63 thoughts on “The British and their pets

  1. Great to hear Big Guy is happy and well! As the proud owner of my own feline (Terry) I was keen to know what happened to him. We Brits certainly are a nation of animal lovers. We will abandon our elderly, ignore our youngsters but look the wrong way at anything with feathers or fur and the whole nation is up in arms.

    Liked by 3 people

  2. Animals are definitely a great conversation starter. I don’t have pets here in the U.S., but as I walk as much as possible, it’s the local dog walkers that the kids and I have most contact with. I know the names of local dogs but don’t know the names of all my neighbors. True fact.

    Before we emigrated, we had pet hissing cockroaches. They were a conversation starter.

    In my youth in Fife, there was a man who frequented the same pub as I did who had trained his dog to go to the bar for him and get him drinks and snacks. Nobody batted an eyelid about there being a dog in the pub, only that it didn’t spill the drink.

    Liked by 1 person

  3. The US has too many laws. I would be much more inclined to talk to someone with a dog in the coffee shop than just plain people. I love dogs (and cats) and if the person wasn’t interested in talking, I’d talk to the dog. Our public library used to have a cat – Book’ems – then someone had an allergy and complained about cat hair in the library books and Book’ems had to go. I hope Big Guy hangs around.

    Liked by 2 people

  4. Sounds just like our village. I’d feel quite at home. We know newcomers by their animals before we know them. Sometimes we only know the animals’ names. Or we give the animals names … Our Pearli (of the Pearli’s Pickles on my blog), is known by the entire village…. Although, she’s now two, so she trollops around a lot less.

    Liked by 1 person

      • Abso-posa-lutely! Both, and they generally know who’ll be walking when, and get worried if the routine is messed up… (That’s a good and a bad thing and brings up that tenuous line between the nosy parker and the caring community – I like to think mostly the latter.) Not having dogs, but our house being on one of the routes and my office overlooking the street, if someone’s not been passing for a while, I do wonder why.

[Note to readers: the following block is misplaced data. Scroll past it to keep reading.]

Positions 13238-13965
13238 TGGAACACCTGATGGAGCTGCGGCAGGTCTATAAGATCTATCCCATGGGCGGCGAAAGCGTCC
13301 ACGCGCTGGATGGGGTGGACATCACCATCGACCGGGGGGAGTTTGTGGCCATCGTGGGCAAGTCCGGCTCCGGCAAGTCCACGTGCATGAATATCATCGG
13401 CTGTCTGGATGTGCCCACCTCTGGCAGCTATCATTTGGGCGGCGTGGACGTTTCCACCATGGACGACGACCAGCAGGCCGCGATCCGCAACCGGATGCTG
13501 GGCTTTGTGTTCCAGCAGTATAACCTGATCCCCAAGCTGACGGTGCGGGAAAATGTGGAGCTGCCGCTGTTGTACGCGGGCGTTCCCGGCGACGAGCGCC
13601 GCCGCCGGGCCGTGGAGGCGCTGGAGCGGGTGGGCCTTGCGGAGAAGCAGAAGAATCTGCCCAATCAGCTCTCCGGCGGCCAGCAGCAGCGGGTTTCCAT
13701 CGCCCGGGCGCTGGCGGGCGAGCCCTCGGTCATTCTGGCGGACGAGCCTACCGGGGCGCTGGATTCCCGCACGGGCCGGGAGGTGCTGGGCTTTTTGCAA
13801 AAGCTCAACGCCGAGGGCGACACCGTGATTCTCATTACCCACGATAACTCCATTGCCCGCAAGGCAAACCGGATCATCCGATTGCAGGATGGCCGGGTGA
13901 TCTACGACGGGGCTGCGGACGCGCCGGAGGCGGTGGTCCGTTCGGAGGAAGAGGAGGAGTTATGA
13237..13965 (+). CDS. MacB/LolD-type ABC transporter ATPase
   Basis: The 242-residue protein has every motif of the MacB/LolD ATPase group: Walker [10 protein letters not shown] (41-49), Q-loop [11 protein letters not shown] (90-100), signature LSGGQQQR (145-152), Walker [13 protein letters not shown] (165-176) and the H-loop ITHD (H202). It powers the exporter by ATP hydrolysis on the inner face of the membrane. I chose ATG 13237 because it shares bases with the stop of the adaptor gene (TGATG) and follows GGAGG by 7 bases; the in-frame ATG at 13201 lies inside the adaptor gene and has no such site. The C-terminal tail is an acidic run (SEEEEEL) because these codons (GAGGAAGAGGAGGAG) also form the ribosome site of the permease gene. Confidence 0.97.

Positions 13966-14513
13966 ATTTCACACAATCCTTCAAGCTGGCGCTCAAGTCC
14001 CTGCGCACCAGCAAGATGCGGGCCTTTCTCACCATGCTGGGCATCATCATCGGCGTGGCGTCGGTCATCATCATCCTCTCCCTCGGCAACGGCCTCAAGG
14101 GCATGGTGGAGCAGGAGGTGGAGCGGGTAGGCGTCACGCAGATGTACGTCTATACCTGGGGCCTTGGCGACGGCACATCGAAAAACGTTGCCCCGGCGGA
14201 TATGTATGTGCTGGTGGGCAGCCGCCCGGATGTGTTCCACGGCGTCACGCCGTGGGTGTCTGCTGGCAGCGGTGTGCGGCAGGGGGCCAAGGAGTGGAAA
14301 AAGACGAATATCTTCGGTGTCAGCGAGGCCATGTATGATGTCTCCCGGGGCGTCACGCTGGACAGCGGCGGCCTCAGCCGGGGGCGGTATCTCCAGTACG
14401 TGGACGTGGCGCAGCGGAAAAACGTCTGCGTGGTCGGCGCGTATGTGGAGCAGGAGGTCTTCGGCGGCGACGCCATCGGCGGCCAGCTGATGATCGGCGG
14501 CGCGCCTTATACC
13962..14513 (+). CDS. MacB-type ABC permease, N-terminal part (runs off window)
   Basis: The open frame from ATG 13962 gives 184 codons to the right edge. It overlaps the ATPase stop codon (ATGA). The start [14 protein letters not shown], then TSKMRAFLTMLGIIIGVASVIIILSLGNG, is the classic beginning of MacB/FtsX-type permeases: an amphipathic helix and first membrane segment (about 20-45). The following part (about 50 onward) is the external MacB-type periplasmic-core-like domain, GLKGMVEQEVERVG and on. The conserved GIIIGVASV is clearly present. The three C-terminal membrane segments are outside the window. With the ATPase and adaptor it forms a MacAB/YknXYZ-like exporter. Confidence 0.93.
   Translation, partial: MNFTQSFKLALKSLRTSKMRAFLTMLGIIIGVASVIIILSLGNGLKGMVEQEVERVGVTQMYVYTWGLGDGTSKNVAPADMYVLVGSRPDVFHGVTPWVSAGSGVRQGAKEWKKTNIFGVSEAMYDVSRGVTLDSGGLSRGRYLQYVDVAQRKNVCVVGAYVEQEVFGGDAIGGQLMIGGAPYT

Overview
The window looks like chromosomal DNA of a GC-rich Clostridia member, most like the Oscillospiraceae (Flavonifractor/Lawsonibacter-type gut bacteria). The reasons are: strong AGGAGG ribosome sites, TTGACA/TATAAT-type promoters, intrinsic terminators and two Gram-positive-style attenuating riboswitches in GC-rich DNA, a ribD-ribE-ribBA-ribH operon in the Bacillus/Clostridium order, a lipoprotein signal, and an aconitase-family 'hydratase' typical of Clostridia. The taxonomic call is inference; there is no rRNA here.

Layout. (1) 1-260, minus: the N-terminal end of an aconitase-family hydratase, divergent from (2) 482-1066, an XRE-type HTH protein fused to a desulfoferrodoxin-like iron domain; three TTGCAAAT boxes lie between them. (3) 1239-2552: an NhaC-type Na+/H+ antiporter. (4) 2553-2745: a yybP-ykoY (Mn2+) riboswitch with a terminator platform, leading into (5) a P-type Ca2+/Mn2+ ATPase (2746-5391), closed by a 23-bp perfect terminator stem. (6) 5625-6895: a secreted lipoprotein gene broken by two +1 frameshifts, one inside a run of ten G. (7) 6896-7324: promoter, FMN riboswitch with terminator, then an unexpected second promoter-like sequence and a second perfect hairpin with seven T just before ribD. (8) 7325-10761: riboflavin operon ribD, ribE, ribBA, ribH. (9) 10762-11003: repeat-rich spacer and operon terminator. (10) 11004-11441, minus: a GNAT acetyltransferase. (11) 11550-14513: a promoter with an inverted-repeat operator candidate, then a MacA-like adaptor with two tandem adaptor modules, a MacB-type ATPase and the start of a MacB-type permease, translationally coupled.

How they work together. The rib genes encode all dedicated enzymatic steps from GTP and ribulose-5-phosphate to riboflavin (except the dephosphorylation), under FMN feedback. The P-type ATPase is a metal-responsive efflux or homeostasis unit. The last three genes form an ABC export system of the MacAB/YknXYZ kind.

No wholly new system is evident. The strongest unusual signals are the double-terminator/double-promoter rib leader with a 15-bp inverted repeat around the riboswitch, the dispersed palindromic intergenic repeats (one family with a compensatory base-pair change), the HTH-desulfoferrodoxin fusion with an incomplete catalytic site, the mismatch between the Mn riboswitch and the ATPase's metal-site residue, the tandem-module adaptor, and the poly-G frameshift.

The interaction I most want to capture on camera, but it’s really difficult, is our Pearli and a Border Collie, Arrow. I’ve seen Arrow heading down our street, seeing Pearli cross the road and then, seeing a cat, and on realising that it’s her, instead of haring after her, he slows down to a trot and meanders over for a chat.

        Liked by 1 person

  5. We had a cat living under our steps this summer. We fed it, we let it sleep on our laps when out on the deck, we welcomed the little fella into our hearts – now it is up the road at a neighbors house. We might have felt rejected and betrayed if this had been any other creature than a cat.

    Liked by 2 people

  6. I will never forget going into a pub with you and seeing a dog sitting on a stool at the bar. I thought I was being hilarious and said, “Hello Mate.” Dog’s owner, a young man, looked at me like I was a bother & a bore. I’ve been dining out on that one ever since.

    Liked by 2 people

  7. Having just come back to the US after spending three months in Cornwall, I have to agree with you about it seeming to be much more acceptable there to have a dog out and about with you nearly anywhere and everywhere you go. It’s quite nice, really!

    When my fiance and I would go to do our laundry, we also encountered a cat who was obviously well-fed and loved, but who liked to come in to the launderette and get warm. He would come right up to anyone who came in, and sometimes, if he wasn’t shooed off, make himself comfortable on a pile of clothes that had just been removed from a dryer. A kind anonymous soul left behind a pet bed with a bit of food and a note that read “This is for the friendly launderette cat, please do not remove”.

    This is just one of the very many things I fell in love with about Cornwall.

    Liked by 2 people

    • Great story. What town was that in? Our local movie theater has a cat that as far as we understand the situation isn’t theirs but lives nearby and somehow manages to work his way into the lobby most evenings. Wild Thing offered to buy him a ticket once but they wouldn’t let her.

      Liked by 1 person

  8. Now what do I have to think of the fact that in Britain it’s a “ROYAL Society for the Prevention of Cruelty to Animals” [http://www.rspca.org.uk/home] and “only” a “NATIONAL Society for the Prevention of Cruelty to Children” [https://www.nspcc.org.uk/]? Animals worth more than children? ;)
    As to strays: when we were still living in Karnes County and ever so many stray cats and dogs came by, we used to joke that they must have had signs out pointing them to our place if they wanted to be taken in and cared for. ;)

    Liked by 1 person